Neighbors First For Bywater – General Meeting – March 9, 2022

Held via Zoom

The meeting started at 7 p.m. as we visited and waited for a few more panelists to arrive and work out technical issues.

At 7:05 Julie discussed the upcoming board election. There are currently 10 members on the NFB board: John Andrews, Joe Brown, Anthony Eschmann, Tyler Harwood, Molly Henderson, Steve Jacob, Julie Jones, Susan Korec, Brian Luckett, and Michael Owings. There can be up to twelve board members. NFB members are encouraged to nominate new candidates. To be eligible nominees must have been NFB members for at least three months. To vote a person would need to be a member for one month before the election. Since the pandemic and the lack of in-person meetings has made paying dues difficult it is irrelevant if membership dues are current at this time.

Julie then introduced Eve Abrams, Elizabeth Macey, and Bettina Reutter, all near neighbors to a large property at 3000 – 3032 St. Claude. They told us that the current owners of the property are asking for a zoning change to key lots that abut the back yards of numerous residents. The lots along St. Claude are already zoned commercial (HMC-2) and the key lots behind them are zoned residential (HMR-3). The owners want to make it all commercial. The city usually dislikes “split zoning”. Since these properties used to all be separately owned residential lots until they were eventually bought up by the former group of owners the situation is unique, and it is also an unusually large assemblage of lots to be owned (and now listed for sale) by one party.

In 2018 the current owners had plans to build a hotel (the “Sun Yard”) on the property but needed the zoning change and a conditional use. Near neighbors organized in opposition, and when it became apparent that City Council would deny their request, the owners pulled the request for conditional use at the last minute, leaving only the zoning change on the table without explanation. The council voted against the zoning change, and the owners have since sued the city. It is unclear and unusual, but this legal procedure may be an attempt to skip reapplying for the usual CPC review process.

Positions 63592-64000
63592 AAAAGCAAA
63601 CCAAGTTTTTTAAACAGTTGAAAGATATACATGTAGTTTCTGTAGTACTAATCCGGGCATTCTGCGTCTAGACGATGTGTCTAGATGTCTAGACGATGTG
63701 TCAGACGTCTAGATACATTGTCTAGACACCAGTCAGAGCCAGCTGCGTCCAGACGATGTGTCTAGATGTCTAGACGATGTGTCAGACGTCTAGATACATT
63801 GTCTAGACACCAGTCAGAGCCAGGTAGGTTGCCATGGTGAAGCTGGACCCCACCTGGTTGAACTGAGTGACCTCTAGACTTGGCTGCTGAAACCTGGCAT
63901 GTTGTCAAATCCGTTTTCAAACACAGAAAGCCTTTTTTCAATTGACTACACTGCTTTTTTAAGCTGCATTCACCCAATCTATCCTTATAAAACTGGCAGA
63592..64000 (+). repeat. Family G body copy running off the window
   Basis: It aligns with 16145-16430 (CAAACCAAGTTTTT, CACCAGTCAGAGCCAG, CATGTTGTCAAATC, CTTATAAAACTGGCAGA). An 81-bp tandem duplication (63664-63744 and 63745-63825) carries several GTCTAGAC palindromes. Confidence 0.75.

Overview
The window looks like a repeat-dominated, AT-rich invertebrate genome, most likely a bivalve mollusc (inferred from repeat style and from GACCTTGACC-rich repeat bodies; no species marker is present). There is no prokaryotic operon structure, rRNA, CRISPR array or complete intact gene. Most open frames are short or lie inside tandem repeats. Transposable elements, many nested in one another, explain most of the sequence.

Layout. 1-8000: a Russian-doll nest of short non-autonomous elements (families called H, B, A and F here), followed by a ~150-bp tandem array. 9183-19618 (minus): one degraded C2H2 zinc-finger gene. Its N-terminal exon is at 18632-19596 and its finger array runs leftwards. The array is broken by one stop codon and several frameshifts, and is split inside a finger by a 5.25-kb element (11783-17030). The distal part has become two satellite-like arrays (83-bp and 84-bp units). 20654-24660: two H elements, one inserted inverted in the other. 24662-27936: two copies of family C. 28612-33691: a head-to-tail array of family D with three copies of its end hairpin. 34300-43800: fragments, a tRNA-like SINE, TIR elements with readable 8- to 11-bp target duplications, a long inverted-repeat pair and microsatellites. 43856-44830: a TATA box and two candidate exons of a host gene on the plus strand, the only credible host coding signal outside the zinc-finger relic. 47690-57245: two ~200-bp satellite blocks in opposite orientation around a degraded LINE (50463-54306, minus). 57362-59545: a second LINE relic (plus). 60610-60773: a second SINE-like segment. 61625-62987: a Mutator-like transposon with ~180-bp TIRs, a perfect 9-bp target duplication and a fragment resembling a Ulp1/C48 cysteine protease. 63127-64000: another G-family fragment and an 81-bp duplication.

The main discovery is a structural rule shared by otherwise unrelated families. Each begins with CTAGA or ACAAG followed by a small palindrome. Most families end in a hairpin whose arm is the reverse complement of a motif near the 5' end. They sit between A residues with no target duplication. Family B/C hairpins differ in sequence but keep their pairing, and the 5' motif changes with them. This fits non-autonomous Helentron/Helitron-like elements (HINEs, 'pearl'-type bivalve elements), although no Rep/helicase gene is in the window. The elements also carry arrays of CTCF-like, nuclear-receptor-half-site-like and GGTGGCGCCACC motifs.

Since the 2018 denial the commercial structures (former homes) have been leased to a few artists, presumably as studios, but seem to have largely been neglected. The key lots in back remain empty. Several trees have been removed. Neighbors reached out to the new District C council member Freddie King, and he came with members of his staff to visit the neighbors and hear their concerns. It appeared he was not impressed with the condition of the commercially zoned structures. Mr. King had asked for a deferral when the zoning change was originally scheduled to come up for a vote before the council and now it is scheduled for April 7th.

The motives for the current zoning change request are unknown, but it is safe to assume it is to raise the value of the property, as it is currently on the market for $1.9 million. The real estate agent describes the property as “LARGE ST. CLAUDE COMMERCIAL ASSEMBLAGE” and says “The highest and best use is likely a hotel, short-term rental, or restaurant/bar.” < link >

The neighbors, once again, are nervous what may be in store for their back yards, and are understandably weary and annoyed. They encouraged us to join them at the City Council meeting on April 7th, and/or contact council members to oppose the zoning change.

NFB contacted the property owners and their attorney(s) to see if they would like to join the meeting but they were either unavailable or didn’t respond.

Julie reminded everyone about the upcoming NFB board election and thanked our guests. The meeting ended around 7:47 p.m.

Submitted by Tyler Harwood, NFB secretary

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